I was going to ask my doctor for a prescription for Latisse, the eyelash-thickening drug. But then I found that you can get generic versions much cheaper on-line. Do you think the substitutes are safe?
Andrew Weil, M.D. |July 29, 2010
I don’t understand why anyone would use a prescription drug to thicken and lengthen eyelashes. Latisse was approved by the FDA as a treatment for “hypotrichosis” of the eyelashes – in other words, a sparseness of hairs; the drug increases eyelash length, thickness, and darkness.
The active ingredient in Latisse is bimatoprost, developed to treat glaucoma. After patients reported that treatment resulted in thickened eyelashes, the manufacturer, Allergan, Inc., saw a new market and figured that rebranding the drug as an eyelash enhancer could generate sales greater than $500 million a year, at a cost to individual consumers of $120 for a 30-day supply.
If you use Latisse, you won’t see any change in your lashes for eight weeks with full results promised only after 12 to 16 weeks, which means that you’ll have to spend about $500 to get longer, thicker lashes. To keep them that way, you’ll have to spend much more, because if you stop using the drug, its effects wear off and your lashes will go back to the way they were.
Side effects were moderate during a 16-week study of Latisse before it was approved by the FDA (four of 137 patients in the study dropped out because of mild or moderate eczema, dry eye, eye inflammation or dermatitis), but now the manufacturer warns that using the drug may also cause darkening of the eyelid skin that may be irreversible, and may also cause irreversible brown pigmentation of the iris, the colored part of the eye. In other words, it could turn blue eyes brown. Since Latisse was tested for only 16 weeks, we don’t know whether long-term use might have other undesirable effects.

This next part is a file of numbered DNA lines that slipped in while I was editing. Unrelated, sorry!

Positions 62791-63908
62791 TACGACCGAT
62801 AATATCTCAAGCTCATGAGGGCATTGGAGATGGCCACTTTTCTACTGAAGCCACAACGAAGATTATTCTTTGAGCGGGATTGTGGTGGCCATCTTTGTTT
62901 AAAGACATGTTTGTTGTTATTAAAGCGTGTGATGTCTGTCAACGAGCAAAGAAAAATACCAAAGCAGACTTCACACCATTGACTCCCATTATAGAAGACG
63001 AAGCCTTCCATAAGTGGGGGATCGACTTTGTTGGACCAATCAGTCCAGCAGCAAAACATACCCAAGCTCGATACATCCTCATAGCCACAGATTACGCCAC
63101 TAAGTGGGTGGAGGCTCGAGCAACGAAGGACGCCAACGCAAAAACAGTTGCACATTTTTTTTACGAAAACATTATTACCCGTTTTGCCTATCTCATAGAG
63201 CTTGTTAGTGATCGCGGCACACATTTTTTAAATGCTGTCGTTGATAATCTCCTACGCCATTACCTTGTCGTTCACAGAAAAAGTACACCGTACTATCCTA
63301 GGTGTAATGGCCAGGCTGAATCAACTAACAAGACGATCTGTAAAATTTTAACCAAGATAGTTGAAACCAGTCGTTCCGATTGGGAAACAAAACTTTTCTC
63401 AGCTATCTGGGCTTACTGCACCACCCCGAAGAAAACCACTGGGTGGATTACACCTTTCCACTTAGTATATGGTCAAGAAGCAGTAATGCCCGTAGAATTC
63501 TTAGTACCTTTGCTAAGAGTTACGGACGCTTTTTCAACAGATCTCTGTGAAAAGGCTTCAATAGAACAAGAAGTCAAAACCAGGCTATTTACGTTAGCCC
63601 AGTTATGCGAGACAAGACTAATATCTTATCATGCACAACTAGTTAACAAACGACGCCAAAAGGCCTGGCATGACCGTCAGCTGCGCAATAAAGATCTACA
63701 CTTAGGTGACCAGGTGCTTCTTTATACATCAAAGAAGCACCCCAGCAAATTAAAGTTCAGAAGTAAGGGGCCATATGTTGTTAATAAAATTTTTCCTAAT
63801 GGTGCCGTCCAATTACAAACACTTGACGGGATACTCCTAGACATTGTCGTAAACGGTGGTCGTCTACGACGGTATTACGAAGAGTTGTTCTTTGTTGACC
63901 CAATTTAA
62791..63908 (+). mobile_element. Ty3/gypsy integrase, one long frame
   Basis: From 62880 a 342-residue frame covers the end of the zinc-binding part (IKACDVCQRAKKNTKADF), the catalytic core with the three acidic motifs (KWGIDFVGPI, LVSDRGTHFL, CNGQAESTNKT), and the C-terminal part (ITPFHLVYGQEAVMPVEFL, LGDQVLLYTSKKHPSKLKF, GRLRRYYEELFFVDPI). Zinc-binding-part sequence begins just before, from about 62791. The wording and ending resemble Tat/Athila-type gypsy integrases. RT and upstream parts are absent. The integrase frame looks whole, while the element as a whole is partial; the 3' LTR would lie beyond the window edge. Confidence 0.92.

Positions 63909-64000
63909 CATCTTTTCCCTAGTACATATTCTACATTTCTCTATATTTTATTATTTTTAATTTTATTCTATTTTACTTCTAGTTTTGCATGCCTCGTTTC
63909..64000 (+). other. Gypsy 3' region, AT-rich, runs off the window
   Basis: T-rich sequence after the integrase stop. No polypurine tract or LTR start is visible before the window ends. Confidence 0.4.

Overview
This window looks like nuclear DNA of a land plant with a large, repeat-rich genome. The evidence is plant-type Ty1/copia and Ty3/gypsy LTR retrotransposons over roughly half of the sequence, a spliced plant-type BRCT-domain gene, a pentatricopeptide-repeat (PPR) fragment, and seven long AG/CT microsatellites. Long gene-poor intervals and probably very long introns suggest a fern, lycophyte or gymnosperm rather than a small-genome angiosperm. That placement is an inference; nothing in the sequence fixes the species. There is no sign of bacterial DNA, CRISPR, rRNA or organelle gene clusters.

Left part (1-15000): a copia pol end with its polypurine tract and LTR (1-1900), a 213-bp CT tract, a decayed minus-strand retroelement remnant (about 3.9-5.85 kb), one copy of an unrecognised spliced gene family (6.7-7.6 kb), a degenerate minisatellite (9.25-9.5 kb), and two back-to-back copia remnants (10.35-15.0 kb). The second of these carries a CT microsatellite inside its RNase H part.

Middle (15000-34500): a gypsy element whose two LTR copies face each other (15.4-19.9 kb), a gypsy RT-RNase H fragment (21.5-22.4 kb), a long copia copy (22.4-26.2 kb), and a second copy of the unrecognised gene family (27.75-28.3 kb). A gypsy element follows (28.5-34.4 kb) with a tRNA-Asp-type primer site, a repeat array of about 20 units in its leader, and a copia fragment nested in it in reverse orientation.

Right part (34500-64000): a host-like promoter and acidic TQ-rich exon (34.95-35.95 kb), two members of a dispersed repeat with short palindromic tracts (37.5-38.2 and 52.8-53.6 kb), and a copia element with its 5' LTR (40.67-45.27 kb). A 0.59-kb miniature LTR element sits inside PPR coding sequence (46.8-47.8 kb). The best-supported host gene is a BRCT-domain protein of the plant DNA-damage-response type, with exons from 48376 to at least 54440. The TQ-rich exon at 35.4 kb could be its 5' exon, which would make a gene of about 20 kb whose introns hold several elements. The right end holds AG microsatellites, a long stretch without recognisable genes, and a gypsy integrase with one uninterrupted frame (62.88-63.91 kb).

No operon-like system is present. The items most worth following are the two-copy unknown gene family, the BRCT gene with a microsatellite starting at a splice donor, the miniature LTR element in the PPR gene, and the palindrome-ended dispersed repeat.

In May 2010 the New York Times reported that Latisse is readily available without a prescription, online, in health clubs, hair salons, and elsewhere. If you buy it online, you really have no way of knowing whether you’re getting the real thing or a knock-off. Generic versions do seem to be readily available for much less than the cost of a month’s prescription for Latisse, but there is no assurance of quality or efficacy.
If I were you, I wouldn’t risk using Latisse, much less a cheaper knock-off. Sparse eyelashes are a cosmetic problem, not a medical one. Look for a cosmetic solution.
Andrew Weil, M.D.